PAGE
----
Author: Bret Gordon
Now that we've explored the aiki body (part 1) and defined the various terminology of the aiki arts (part 2), let's get deeper into the actual techniques of Aiki no Jutsu. But didn't I say in my last article that aiki was something you have, not something you do? Like the art itself, it's complicated...
There is a subsection of techniques called Aiki no Jutsu, literally "techniques of aiki," that are meant to showcase the practitioner's expression of aiki without relying on the standard skeletal or muscular manipulations of jujutsu.
Of these techniques, Aiki Age 合気上げ is the staple of Daito Ryu and its derivatives, to the point where if one cannot demonstrate at least the simplest variation of it, it's safe to say they haven't studied the aiki arts at all.
The problem with Aiki Age, along with every other technique classified as Aiki no Jutsu, is that it can be cheated with structural physics instead of using true internal connection. In fairness, "cheating" may be the wrong word. Let's just say that the physical shape of Aiki Age can be replicated using simple leverage without the practitioner having any internal integration whatsoever.
Shoden (beginning) level Aiki no Jutsu is just that, however. You learn how to recreate the shape of aiki techniques using timing, leverage, balance, and "artificial stickiness" (thanks to Rob Liberti for such a great phrase). To perform the basic Aiki Age technique at Shoden level, normally practiced against ryotedori (double wrist grab), you essentially turn the point of connection into a pivot point. Circling your hand around the thumb, drop your elbow so that you create one long arm from your elbow to their shoulder, and drive your hand forward towards their face. This creates what is called a "cognitive lock," one joint lock that locks a series of other joints, and your partner's center of balance is lifted up. If they are standing, they should rise on their toes. Being able to perform this physics trick, however, does not mean one knows or has aiki.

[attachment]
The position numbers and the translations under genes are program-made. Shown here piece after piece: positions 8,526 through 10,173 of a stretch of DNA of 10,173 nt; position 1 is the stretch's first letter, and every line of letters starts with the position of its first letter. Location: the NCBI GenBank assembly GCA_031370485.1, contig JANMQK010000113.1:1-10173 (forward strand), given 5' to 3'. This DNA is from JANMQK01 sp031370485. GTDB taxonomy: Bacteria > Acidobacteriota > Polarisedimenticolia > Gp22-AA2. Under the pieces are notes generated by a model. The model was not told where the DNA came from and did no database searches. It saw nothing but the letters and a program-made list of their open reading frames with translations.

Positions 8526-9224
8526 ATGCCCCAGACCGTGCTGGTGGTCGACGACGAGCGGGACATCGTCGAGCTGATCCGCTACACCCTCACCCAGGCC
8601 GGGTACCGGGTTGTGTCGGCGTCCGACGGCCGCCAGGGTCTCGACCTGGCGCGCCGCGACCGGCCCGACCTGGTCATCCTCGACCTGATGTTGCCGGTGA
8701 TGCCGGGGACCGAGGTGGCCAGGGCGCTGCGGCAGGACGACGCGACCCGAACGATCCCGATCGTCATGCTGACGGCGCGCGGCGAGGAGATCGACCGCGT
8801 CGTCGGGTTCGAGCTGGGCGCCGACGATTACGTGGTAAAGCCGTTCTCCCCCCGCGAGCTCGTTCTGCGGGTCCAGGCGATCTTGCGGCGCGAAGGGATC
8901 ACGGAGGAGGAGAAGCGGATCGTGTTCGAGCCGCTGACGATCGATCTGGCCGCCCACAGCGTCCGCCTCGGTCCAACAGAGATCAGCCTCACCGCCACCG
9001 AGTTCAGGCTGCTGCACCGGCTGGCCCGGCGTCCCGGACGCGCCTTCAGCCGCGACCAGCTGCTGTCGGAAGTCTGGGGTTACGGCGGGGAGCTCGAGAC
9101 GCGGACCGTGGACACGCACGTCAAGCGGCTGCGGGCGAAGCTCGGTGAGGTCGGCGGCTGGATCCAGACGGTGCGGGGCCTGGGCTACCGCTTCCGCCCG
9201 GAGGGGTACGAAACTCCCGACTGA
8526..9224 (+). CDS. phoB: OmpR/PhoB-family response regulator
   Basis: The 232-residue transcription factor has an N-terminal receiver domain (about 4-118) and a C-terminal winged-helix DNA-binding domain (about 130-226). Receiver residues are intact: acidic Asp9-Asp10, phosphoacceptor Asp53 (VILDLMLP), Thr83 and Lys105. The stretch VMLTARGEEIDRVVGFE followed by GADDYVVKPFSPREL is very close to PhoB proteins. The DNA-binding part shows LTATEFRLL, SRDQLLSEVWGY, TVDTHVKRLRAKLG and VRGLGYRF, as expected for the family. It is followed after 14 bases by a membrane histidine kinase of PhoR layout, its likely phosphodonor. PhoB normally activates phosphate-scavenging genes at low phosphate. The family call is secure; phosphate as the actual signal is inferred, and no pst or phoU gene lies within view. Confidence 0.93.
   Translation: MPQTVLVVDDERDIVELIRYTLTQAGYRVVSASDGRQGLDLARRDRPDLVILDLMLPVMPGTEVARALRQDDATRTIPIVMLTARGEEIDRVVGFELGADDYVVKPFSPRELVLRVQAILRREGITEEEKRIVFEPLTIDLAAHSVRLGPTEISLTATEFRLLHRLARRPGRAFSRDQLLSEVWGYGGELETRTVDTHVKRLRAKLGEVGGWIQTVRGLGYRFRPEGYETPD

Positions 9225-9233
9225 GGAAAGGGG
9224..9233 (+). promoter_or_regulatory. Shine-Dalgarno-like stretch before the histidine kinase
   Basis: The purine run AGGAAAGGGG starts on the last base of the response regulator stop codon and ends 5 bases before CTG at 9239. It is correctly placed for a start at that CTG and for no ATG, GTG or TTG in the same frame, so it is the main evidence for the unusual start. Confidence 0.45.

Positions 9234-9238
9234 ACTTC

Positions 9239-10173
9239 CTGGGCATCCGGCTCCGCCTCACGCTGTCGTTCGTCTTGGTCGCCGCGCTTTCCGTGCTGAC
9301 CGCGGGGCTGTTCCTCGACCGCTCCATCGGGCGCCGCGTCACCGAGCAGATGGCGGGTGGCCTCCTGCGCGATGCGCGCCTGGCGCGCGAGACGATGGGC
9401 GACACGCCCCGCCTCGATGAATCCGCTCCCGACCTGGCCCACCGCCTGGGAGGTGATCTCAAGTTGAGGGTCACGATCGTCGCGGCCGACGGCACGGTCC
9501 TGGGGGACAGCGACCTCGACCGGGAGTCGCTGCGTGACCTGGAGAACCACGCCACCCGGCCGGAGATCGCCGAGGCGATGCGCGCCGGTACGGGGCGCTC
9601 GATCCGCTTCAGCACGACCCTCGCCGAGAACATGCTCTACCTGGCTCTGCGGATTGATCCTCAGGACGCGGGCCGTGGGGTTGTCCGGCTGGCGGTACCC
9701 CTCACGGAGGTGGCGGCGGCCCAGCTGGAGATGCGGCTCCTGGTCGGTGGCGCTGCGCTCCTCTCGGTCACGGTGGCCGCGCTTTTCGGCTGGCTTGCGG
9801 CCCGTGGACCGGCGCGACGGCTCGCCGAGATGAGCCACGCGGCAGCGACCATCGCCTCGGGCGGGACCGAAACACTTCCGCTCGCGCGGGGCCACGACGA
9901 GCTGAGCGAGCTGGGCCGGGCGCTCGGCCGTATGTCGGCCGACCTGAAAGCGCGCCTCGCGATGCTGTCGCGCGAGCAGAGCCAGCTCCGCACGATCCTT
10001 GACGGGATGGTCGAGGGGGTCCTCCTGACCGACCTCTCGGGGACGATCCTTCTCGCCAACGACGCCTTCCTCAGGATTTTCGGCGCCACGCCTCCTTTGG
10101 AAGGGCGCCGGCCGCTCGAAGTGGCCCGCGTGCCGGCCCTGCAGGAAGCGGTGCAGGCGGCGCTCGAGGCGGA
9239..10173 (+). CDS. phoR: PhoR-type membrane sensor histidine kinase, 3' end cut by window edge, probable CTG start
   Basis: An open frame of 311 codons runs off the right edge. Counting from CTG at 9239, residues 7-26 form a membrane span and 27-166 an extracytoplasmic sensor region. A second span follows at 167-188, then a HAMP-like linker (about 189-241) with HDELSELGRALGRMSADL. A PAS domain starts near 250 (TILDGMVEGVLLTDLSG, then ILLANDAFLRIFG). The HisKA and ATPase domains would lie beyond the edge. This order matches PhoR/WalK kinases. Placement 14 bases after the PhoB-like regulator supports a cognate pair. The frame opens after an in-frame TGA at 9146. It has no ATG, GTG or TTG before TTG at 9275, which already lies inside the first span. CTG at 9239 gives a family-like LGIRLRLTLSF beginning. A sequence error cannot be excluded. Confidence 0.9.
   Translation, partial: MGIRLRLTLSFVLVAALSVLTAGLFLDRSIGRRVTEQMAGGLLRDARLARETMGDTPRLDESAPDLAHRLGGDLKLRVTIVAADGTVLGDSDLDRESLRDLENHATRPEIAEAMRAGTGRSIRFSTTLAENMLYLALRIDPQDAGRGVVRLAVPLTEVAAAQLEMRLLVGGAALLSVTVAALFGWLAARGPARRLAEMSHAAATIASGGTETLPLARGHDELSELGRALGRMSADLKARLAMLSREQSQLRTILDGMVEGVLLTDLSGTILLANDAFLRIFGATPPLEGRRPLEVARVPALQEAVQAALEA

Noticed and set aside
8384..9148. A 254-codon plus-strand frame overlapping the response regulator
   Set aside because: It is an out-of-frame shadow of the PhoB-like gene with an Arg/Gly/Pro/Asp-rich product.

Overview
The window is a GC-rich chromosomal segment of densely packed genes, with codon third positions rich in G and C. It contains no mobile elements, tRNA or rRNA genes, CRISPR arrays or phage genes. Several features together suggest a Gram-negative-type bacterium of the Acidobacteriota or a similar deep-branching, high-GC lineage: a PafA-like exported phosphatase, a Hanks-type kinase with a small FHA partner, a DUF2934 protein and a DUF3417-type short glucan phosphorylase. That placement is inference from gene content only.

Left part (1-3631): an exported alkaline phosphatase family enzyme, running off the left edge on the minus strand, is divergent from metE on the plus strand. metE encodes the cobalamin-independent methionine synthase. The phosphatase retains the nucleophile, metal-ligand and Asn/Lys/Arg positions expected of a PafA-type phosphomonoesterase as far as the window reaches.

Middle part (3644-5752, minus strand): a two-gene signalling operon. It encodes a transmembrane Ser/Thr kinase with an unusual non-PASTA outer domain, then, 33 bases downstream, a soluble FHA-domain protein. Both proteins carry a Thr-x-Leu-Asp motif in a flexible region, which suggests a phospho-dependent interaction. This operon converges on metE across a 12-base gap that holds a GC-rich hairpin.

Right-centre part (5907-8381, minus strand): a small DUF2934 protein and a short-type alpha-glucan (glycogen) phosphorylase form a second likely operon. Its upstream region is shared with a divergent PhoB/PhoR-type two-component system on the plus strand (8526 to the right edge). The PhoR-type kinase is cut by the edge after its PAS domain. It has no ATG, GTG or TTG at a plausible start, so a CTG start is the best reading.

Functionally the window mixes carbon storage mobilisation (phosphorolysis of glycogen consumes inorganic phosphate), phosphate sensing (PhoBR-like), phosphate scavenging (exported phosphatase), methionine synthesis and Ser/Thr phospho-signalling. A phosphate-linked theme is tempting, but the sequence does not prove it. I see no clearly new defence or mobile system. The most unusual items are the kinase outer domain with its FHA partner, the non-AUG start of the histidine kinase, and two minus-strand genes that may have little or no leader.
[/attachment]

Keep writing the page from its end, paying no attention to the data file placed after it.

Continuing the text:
The same is true for the rest of the Aiki no Jutsu catalogue of techniques. Without possessing the aiki body, they are in essence simply Jujutsu techniques (joint/skeletal manipulation), with the primary difference between these and conventional Jujutsu techniques being that they are not intended to be combative or used for self defense. They are attribute building exercises meant to measure one's progress in aiki development, not the art itself.
Takeda, Ueshiba, Sagawa, and all of the highest-level instructors of the aiki arts echoed the sentiment that simply studying the techniques of aiki will not get you any closer to developing real internal skills or power. To do that, we must look inward and train the body to connect itself. The development of an integrated structure, as I have only begun to scratch the surface of in these articles, is the only way to truly have or express aiki. However, solo work is boring and tedious, and throwing people with effortless physics is fun, so the true secrets and level of mastery will continue to guard themselves...